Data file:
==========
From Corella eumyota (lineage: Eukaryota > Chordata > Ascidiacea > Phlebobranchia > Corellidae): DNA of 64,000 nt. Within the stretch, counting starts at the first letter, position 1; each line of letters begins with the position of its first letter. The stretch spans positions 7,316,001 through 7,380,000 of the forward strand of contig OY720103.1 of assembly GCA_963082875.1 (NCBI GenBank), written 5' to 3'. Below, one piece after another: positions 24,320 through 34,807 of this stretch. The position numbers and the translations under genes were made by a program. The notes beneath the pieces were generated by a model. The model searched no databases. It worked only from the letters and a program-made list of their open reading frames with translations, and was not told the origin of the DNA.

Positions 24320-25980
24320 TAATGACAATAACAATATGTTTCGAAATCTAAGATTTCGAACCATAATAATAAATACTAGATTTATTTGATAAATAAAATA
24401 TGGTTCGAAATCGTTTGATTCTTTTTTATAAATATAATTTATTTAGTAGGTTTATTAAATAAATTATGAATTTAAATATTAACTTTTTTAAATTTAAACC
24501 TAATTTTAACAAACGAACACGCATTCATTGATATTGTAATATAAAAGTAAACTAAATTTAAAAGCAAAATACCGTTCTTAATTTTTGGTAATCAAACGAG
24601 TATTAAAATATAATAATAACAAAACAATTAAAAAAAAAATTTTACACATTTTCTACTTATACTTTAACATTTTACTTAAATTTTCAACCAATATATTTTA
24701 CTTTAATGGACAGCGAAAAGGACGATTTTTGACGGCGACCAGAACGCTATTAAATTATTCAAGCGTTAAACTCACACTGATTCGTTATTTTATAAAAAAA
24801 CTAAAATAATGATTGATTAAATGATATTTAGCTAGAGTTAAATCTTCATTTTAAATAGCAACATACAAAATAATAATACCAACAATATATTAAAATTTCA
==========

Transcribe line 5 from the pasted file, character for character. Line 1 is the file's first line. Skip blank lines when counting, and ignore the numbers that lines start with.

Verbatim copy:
24501 TAATTTTAACAAACGAACACGCATTCATTGATATTGTAATATAAAAGTAAACTAAATTTAAAAGCAAAATACCGTTCTTAATTTTTGGTAATCAAACGAG